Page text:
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Key factors to recover business demand

In a recent webinar on European hotel performance, Robin Rossmann, STR Managing Director, addressed the return of business travel, a key consideration for hoteliers with summer now in the past and conference season beginning.

Rossmann emphasized that a safe return to office is the linchpin to unlocking business demand. Once employees are back in office, travel will resume in stages depending upon method of travel, reason for travel, and industry sector. While hoteliers have little control over some of these factors—physical location and market industry mix are relatively fixed inputs—the sector can influence other key elements of business travel recovery.

Group demand last to return

There are three key reasons for business travel: client meetings, internal meetings, and industry conferences. Client and other sales-driving meetings will be first to return. As Rossmann pointed out, “if you’re not meeting your customers face to face, I can promise you that somebody else will.” Industry conferences, trade shows, and other high-volume events will be last to return, pending an end to restrictions on gathering size as well as some degree of economic recovery.

While group demand is still missing in action—European hotels sold 4.8 million group room nights in August, a 77% decline year over year—a look at 2019 segmentation trends lends insight into how swiftly markets can expect to recover. Markets reliant on transient demand, a segment that includes both business and leisure travelers, should recover occupancy faster than markets geared toward group demand.

Robin's views on budget/forecast blog - Transient travel dependent markets recover faster

Transient travelers accounted for over 80% of total London hotel demand last year, compared to only 55% of demand in Prague. Correspondingly, preliminary September occupancy in London was nearly double that of the Czech capital. Prague hotel occupancy declined through the month of September as the summer holidays ended and business demand failed to materialize, while London occupancy has steadily increased from the U.K.’s 4 July reopening.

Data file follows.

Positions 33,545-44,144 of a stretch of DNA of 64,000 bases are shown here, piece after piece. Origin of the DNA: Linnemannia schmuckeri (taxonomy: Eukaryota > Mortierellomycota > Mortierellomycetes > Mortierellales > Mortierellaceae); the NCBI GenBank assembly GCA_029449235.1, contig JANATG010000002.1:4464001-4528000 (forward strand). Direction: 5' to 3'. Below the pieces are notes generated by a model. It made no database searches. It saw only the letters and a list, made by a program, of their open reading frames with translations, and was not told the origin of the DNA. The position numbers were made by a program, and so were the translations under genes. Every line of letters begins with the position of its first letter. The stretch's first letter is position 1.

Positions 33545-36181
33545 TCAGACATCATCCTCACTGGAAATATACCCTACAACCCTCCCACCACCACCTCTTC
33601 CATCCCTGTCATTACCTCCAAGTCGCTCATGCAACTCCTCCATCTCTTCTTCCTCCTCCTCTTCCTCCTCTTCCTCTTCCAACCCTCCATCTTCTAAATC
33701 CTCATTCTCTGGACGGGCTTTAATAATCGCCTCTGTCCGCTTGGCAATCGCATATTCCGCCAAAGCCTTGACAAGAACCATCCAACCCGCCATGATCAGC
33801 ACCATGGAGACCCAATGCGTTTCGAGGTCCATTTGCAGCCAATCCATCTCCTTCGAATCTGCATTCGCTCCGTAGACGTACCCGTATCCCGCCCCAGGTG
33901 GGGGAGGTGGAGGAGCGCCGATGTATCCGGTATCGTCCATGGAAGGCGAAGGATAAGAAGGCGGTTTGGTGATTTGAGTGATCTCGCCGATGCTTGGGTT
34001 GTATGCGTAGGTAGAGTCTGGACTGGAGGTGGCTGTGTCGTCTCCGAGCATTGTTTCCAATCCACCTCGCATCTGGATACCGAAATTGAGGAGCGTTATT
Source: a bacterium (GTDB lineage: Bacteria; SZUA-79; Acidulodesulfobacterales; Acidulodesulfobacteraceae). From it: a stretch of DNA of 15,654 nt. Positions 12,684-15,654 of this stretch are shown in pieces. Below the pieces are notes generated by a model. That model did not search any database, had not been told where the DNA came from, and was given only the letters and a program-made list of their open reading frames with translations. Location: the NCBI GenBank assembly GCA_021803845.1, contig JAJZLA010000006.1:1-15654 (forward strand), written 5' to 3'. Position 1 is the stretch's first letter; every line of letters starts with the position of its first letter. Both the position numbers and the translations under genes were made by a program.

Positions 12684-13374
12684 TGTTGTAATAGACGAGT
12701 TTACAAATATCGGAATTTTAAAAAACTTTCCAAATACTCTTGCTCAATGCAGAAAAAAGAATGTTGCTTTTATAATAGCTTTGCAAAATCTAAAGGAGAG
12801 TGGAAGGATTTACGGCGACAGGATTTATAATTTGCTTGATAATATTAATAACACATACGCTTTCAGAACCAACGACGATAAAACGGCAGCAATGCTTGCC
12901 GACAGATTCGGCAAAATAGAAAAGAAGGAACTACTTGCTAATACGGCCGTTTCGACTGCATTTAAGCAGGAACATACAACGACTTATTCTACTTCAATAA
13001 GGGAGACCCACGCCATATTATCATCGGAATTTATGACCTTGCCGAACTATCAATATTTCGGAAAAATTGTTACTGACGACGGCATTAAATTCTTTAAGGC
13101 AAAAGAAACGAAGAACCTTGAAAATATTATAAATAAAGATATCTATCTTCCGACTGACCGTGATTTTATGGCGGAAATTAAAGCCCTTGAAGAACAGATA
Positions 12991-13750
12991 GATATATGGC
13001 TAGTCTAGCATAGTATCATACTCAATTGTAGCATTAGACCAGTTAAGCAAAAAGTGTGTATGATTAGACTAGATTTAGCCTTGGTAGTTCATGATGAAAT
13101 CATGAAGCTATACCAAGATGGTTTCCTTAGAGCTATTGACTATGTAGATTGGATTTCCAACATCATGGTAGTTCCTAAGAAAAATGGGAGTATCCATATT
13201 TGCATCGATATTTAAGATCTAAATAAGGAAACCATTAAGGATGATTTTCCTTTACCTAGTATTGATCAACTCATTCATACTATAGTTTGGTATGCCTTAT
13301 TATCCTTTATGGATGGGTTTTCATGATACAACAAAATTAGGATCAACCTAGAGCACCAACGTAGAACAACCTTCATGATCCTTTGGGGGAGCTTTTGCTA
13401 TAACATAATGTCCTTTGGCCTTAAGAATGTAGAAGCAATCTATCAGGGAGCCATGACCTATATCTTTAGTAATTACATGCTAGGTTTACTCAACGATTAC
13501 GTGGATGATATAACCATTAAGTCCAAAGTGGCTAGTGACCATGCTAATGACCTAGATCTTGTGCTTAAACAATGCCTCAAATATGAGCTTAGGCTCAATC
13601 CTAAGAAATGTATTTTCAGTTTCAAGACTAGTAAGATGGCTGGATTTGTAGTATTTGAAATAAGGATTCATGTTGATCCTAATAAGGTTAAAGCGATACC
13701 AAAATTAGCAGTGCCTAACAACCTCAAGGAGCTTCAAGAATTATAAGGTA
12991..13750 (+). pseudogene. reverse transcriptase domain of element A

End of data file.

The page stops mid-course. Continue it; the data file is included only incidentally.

Understanding not just property-level segmentation mix but also market segmentation mix can assist hoteliers to both set expectations around recovery and identify historically underserved demographics to drive demand.

Salute the flag?

Over 62% of European hotel rooms are operated independently with no brand affiliation, although that percentage has declined over the past decade as major chains expand their global footprint. Rossmann pointed out that as hotels and short-term rentals fight for business demand, branded properties may have an advantage.

Risk management, a top concern for employees and companies worldwide, is more easily achieved in flagged accommodations; at the very least, brand standards offer the perception of safety.

In Aberdeen, where nearly 80% of hotel rooms are flagged, Independent hotel occupancy not only trails chain hotel occupancy, but has failed to materialize normal daily occupancy patterns. Chain hotel occupancy rises on Tuesdays and Wednesdays as business travelers flock to the petroleum hub and drops on weekends when road warriors return home. Independent hotel occupancy evinced minor recovery through 19 September, but the trend remains unstable and difficult to predict.

Robin's views on budget/forecast blog - Chain hotel occupancy returns to normal day of week pattern

While branded hotels provide a strong inducement for business travelers looking to mitigate risk, hotels must still ensure that “the experience lives up to the safety standards” in order to maintain business demand.

Long-term recovery

The travel and tourism industries will recover, although the course will not be immediate or easy. Hoteliers must recognize fixed business demand drivers—guests’ method of travel and local market industries—and overlay COVID-19 considerations like segmentation trends and safety perceptions in order to identify target demographics and forecast demand.


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